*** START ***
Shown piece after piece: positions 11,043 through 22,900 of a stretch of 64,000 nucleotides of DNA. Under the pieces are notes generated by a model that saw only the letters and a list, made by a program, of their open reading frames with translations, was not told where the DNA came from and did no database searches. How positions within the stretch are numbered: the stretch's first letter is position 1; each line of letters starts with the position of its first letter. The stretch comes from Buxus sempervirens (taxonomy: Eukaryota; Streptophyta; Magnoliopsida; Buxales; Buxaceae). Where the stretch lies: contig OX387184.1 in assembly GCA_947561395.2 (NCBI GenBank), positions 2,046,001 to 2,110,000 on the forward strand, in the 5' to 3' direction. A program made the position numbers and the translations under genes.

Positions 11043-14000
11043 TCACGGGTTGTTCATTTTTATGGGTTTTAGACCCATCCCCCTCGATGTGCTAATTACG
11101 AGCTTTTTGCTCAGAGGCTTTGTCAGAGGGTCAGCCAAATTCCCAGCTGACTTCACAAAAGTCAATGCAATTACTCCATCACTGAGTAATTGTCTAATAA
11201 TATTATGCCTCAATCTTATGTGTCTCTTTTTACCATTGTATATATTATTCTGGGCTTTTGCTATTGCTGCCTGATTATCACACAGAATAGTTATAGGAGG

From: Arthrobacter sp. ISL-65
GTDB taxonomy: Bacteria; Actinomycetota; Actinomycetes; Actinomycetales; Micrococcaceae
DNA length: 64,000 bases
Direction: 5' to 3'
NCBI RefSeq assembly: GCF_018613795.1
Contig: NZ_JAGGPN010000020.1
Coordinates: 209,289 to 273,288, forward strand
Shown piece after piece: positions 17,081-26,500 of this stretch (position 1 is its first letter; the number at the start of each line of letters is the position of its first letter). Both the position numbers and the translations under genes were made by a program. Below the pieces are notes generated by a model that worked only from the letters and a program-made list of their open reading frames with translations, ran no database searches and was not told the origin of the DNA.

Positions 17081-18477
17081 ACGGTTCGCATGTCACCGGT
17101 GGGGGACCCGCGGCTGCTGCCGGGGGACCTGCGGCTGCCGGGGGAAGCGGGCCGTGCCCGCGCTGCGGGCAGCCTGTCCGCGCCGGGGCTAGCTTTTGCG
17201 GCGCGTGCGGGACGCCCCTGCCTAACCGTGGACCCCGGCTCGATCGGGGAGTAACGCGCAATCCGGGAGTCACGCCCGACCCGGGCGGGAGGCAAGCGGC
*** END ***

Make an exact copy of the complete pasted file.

Shown piece after piece: positions 11,043 through 22,900 of a stretch of 64,000 nucleotides of DNA. Under the pieces are notes generated by a model that saw only the letters and a list, made by a program, of their open reading frames with translations, was not told where the DNA came from and did no database searches. How positions within the stretch are numbered: the stretch's first letter is position 1; each line of letters starts with the position of its first letter. The stretch comes from Buxus sempervirens (taxonomy: Eukaryota; Streptophyta; Magnoliopsida; Buxales; Buxaceae). Where the stretch lies: contig OX387184.1 in assembly GCA_947561395.2 (NCBI GenBank), positions 2,046,001 to 2,110,000 on the forward strand, in the 5' to 3' direction. A program made the position numbers and the translations under genes.

Positions 11043-14000
11043 TCACGGGTTGTTCATTTTTATGGGTTTTAGACCCATCCCCCTCGATGTGCTAATTACG
11101 AGCTTTTTGCTCAGAGGCTTTGTCAGAGGGTCAGCCAAATTCCCAGCTGACTTCACAAAAGTCAATGCAATTACTCCATCACTGAGTAATTGTCTAATAA
11201 TATTATGCCTCAATCTTATGTGTCTCTTTTTACCATTGTATATATTATTCTGGGCTTTTGCTATTGCTGCCTGATTATCACACAGAATAGTTATAGGAGG

From: Arthrobacter sp. ISL-65
GTDB taxonomy: Bacteria; Actinomycetota; Actinomycetes; Actinomycetales; Micrococcaceae
DNA length: 64,000 bases
Direction: 5' to 3'
NCBI RefSeq assembly: GCF_018613795.1
Contig: NZ_JAGGPN010000020.1
Coordinates: 209,289 to 273,288, forward strand
Shown piece after piece: positions 17,081-26,500 of this stretch (position 1 is its first letter; the number at the start of each line of letters is the position of its first letter). Both the position numbers and the translations under genes were made by a program. Below the pieces are notes generated by a model that worked only from the letters and a program-made list of their open reading frames with translations, ran no database searches and was not told the origin of the DNA.

Positions 17081-18477
17081 ACGGTTCGCATGTCACCGGT
17101 GGGGGACCCGCGGCTGCTGCCGGGGGACCTGCGGCTGCCGGGGGAAGCGGGCCGTGCCCGCGCTGCGGGCAGCCTGTCCGCGCCGGGGCTAGCTTTTGCG
17201 GCGCGTGCGGGACGCCCCTGCCTAACCGTGGACCCCGGCTCGATCGGGGAGTAACGCGCAATCCGGGAGTCACGCCCGACCCGGGCGGGAGGCAAGCGGC